Dealing with Dementia: What Do I Do?

 Alzheimer’s disease is one of the most common health problems people face in their seventies and eighties. However, did you know you can take certain measures before such a diagnosis to ease such a transition for yourself, your family, and your caregivers?

Let’s look at what we’re up against with a few eye-opening facts  by the  Alzheimer’s Association on the disease no one wants to think about:

  • Alzheimer’s disease ranks as the sixth leading cause of death in the United States.
  • Alzheimer’s disease eclipsed heart disease by a staggering increase of 145 percent compared to heart disease, which decreased by nine percent between 2000 and 2017.
  • 1 in 3 seniors dies from Alzheimer’s or other forms of dementia—more than breast cancer and prostate cancer combined.
  • More than 16 million Americans provide support as unpaid caregivers for people with dementias—that’s nearly five percent of the American population, equating to 18.5 billion hours in care, valued at nearly $234 billion.

Do you find these statistics as startling as I do?

To me, the scariest aspect of a dementia or Alzheimer’s diagnosis would be the slow but overwhelming loss of my memories. Of my family. My friends. My experiences. My life.

I can’t imagine being alive and not able to recognize the people and places I love.  Heart-breaking.  

Thankfully, we have some control over the impact of such a diagnosis.

First, tell the people destined to care for you the type of medical care you want if dementia becomes a reality. Please take a moment to study and complete the Dementia Directive. You can find it here.    With it, you access the opportunity to declare what matters to you when you can no longer speak for yourself. And while you’re at it, make sure you have filled out an Advance Directive with other medical wishes, and share it with your family, your physician, and update it annually. You can find the appropriate forms here for Advance Care Planning on our website.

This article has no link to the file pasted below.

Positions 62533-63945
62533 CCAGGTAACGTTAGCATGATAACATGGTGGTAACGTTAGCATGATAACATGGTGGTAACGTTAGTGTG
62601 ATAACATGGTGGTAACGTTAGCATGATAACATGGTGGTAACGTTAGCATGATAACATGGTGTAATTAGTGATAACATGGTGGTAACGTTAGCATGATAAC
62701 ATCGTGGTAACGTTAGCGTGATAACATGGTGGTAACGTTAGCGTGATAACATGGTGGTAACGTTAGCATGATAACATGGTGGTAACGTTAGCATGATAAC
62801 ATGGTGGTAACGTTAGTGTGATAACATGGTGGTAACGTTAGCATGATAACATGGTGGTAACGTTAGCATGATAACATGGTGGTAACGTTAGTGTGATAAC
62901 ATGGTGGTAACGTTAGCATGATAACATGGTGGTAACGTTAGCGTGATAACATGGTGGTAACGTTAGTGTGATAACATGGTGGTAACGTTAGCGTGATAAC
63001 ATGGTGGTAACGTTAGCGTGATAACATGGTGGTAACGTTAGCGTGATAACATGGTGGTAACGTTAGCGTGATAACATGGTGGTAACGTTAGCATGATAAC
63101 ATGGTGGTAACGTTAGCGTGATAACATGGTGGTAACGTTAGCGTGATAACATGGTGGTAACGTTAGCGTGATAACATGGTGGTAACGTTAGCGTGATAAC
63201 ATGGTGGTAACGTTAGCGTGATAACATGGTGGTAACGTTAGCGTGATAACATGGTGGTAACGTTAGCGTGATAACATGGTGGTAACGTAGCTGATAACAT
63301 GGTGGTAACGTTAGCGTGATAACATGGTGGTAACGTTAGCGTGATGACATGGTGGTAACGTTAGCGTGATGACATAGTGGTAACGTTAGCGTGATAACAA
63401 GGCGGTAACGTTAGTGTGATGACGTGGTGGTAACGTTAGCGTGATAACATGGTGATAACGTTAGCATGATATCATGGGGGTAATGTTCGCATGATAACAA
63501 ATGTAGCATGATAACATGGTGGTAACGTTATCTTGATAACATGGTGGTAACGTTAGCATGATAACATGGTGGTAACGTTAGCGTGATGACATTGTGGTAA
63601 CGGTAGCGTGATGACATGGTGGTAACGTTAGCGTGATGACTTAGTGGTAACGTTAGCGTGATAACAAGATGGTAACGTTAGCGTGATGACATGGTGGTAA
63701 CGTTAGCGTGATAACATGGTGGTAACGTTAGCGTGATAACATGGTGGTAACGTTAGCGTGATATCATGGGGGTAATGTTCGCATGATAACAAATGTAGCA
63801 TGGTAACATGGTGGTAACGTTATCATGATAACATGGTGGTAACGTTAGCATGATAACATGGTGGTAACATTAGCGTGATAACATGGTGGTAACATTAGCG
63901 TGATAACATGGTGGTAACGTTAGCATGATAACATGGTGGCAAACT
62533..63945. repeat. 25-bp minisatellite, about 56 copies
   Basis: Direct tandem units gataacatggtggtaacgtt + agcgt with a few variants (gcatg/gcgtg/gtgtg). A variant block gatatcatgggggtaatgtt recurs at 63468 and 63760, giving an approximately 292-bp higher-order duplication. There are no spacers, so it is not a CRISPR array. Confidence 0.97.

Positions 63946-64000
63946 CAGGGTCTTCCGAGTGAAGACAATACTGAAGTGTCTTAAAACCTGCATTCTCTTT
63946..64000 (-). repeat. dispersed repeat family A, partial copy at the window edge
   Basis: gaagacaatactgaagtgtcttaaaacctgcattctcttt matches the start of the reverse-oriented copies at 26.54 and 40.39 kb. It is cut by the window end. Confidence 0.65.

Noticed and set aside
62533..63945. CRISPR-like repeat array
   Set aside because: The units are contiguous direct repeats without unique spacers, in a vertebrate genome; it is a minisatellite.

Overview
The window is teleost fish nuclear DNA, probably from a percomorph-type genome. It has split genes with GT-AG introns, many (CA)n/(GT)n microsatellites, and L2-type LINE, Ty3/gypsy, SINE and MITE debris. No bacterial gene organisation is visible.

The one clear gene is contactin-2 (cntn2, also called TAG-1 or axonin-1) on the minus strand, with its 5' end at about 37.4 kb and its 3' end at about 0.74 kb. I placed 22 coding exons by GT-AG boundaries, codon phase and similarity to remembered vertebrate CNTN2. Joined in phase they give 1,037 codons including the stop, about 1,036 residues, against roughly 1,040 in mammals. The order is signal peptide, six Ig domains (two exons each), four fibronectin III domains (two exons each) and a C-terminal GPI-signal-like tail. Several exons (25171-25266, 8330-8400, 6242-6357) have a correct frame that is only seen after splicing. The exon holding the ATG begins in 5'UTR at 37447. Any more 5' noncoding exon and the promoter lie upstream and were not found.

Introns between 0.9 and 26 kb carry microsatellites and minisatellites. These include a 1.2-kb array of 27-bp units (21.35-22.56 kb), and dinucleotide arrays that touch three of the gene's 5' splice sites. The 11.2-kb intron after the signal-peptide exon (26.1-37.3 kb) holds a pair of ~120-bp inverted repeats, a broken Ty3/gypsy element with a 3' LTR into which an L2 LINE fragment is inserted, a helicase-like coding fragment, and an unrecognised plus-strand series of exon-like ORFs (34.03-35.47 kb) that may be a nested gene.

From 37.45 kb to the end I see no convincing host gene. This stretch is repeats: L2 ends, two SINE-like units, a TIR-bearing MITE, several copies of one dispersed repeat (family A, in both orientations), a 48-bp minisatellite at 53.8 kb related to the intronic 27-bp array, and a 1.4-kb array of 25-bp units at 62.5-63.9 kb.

We also suggest you make a video of yourself (fairly simple on a smartphone) stating explicitly what you wish to happen and not to happen during this time. For example, if I have advanced dementia I do not wish curative treatment for any other illness or disease that might arise, in order to more quickly help me experience a peaceful death. This could range from a recurrent  bladder infection to a cancerous tumor. I would choose comfort care only and make sure my spouse and physician understood exactly what I mean by that term. You may choose differently. 

Have you given it any thought? 


Personally, I want to do anything and everything I can to PREVENT the disease rather than wait until it arrives.  Studies clearly demonstrate that we begin developing signs of dementia/Alzheimer’s long before symptoms occur. 

As a retired naturopathic family physician, I am trained to think about prevention. Regrettably, medicine currently knows of very few, if any, treatments for Alzheimer’s disease and other dementia diseases.  

For all these reasons, I feel compelled to share a TED Talk with you that opened a new line of thinking for me. I hope it will provide comfort for you, too.


On the Resources page of our website, we list the Oscar-winning movie, Still Alice, starring Julianne Moore, developed out of an amazing book written by neuroscientist and best-selling author, Lisa Genova. Her TED Talk on how to prevent Alzheimer’s disease will instill hope in you. Once exposed to her message, you’ll understand why and how to help your brain develop a bank of healthy cells and a thriving network of new neural pathways.

For me, in order to increase my neuroplasticity, I have decided to learn to speak French. Pourquois pas?  And in the meantime, I will complete my Dementia Provision, review it with my spouse and physician, and update it annually to account for life’s changes. 


Au revoir, mes amis.